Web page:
Interesting to read that Jonathan Ive thinks of himself more as a “maker” than a “designer”. Text from this time.com article.

I haven’t used ScalaMock yet, but here’s a link to their website.

Another Jonathan Ive design interview quote from dezeen magazine. The full original article is here on time.com.

This python.org page has a nice discussion on Unicode and the history of character codes. It’s good background material in case you ever wondered how we got where we are, and how character codes work on computers.

I recently wrote a little application to convert pages from a PDF to plain text. The GUI portion of the application looks like this:

As you can see, the application just needs the name of a PDF file to convert, along with the page you want to start at and the page you want to end at. There are several ways I could make the application more convenient to use, but since I don't plan to use it that often, I can deal with its limitations.

Here’s the Scala source code for an Akka Actor I use in an application where I convert PDF pages to plain text:

Every time I go back to writing GUI programs, I find that I want to document my UI layout code, especially when I use something like a JGoodies layout in a Java/Swing application. I just took a look around and found some ASCII drawing programs, which may help me create the documentation I’m looking for, i.e., an ASCII drawing I can put in my Java/Scala comments, above my UI layout code. I created this particular drawing with asciiflow.com.

One way to to get the IP address of a Linux system from the Linux command line is this:

$ hostname -I

That’s the hostname command, followed by a capital letter i as a command line parameter. On my Raspberry Pi system, this command returns its IP address -- and only its IP address -- like this:

10.0.1.9

It’s nice that this command returns only the IP address, because that means I don’t have to pipe together several commands to get what I need.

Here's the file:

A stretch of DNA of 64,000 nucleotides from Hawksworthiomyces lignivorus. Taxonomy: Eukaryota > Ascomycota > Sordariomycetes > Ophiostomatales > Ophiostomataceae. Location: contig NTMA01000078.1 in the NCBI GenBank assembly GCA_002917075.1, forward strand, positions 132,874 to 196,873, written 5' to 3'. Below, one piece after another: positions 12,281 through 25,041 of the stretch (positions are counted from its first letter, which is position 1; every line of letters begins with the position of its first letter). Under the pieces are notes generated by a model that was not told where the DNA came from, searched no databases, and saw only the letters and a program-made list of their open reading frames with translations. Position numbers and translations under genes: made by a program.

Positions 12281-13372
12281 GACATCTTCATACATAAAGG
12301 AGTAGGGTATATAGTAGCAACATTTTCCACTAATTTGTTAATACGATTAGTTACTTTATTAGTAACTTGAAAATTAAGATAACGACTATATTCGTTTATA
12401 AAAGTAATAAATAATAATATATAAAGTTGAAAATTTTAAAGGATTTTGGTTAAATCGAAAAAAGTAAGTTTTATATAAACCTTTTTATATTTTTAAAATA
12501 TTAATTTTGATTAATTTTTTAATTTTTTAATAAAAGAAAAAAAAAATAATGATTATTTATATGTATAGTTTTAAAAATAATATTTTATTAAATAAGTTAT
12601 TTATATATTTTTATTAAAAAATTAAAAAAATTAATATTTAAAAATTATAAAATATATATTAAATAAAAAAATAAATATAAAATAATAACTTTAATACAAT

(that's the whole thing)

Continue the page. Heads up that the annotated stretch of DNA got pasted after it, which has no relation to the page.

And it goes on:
As the title of this blog post implies, this article contains a collection of Monad tutorials. I’ll only include the good ones as I find them (because there’s obviously no value in reading a bad Monad tutorial).

Here is the current list:

The “Northeast Blackout of 2003” that affected 55 million people was caused by a race condition in the control software.

“Originally there wasn’t much interest in FP outside of academic circles because there was no functional killer app. Now we know that this killer app is concurrency.” ~ Bartosz Milewski, The Downfall of Imperative Programming

Phil Jackson requires that NY Knicks’ players participate in “mindfulness” training. If you’ve read any of Phil Jackson’s books, you know why this is.

“I can’t judge. There are two kinds of people in Alaska: those who were born here and those who come here to escape something. I wasn’t born here.” ~ Insomnia

You know that old saying about people having skeletons in their closet? I forgot that I had this one (leftover from Halloween) until I started the process of packing and moving to my new apartment.

It looks like the hot tub at my new apartment complex is open year round. (See the area in the photo with the colored lights.) That looks intriguiging.

This is cool, though I don’t know why people are always picking on Pluto. (It may also need an asterisk stating that Saturn needs to be at an angle like that.)

The first Siberian Husky I ever knew had “raccoon eyes” like this when he was young. As he got a little older the dark markings faded away and his face became mostly white, but in the first year or so he looked like this. This photo comes from a story about why huskies have blue eyes.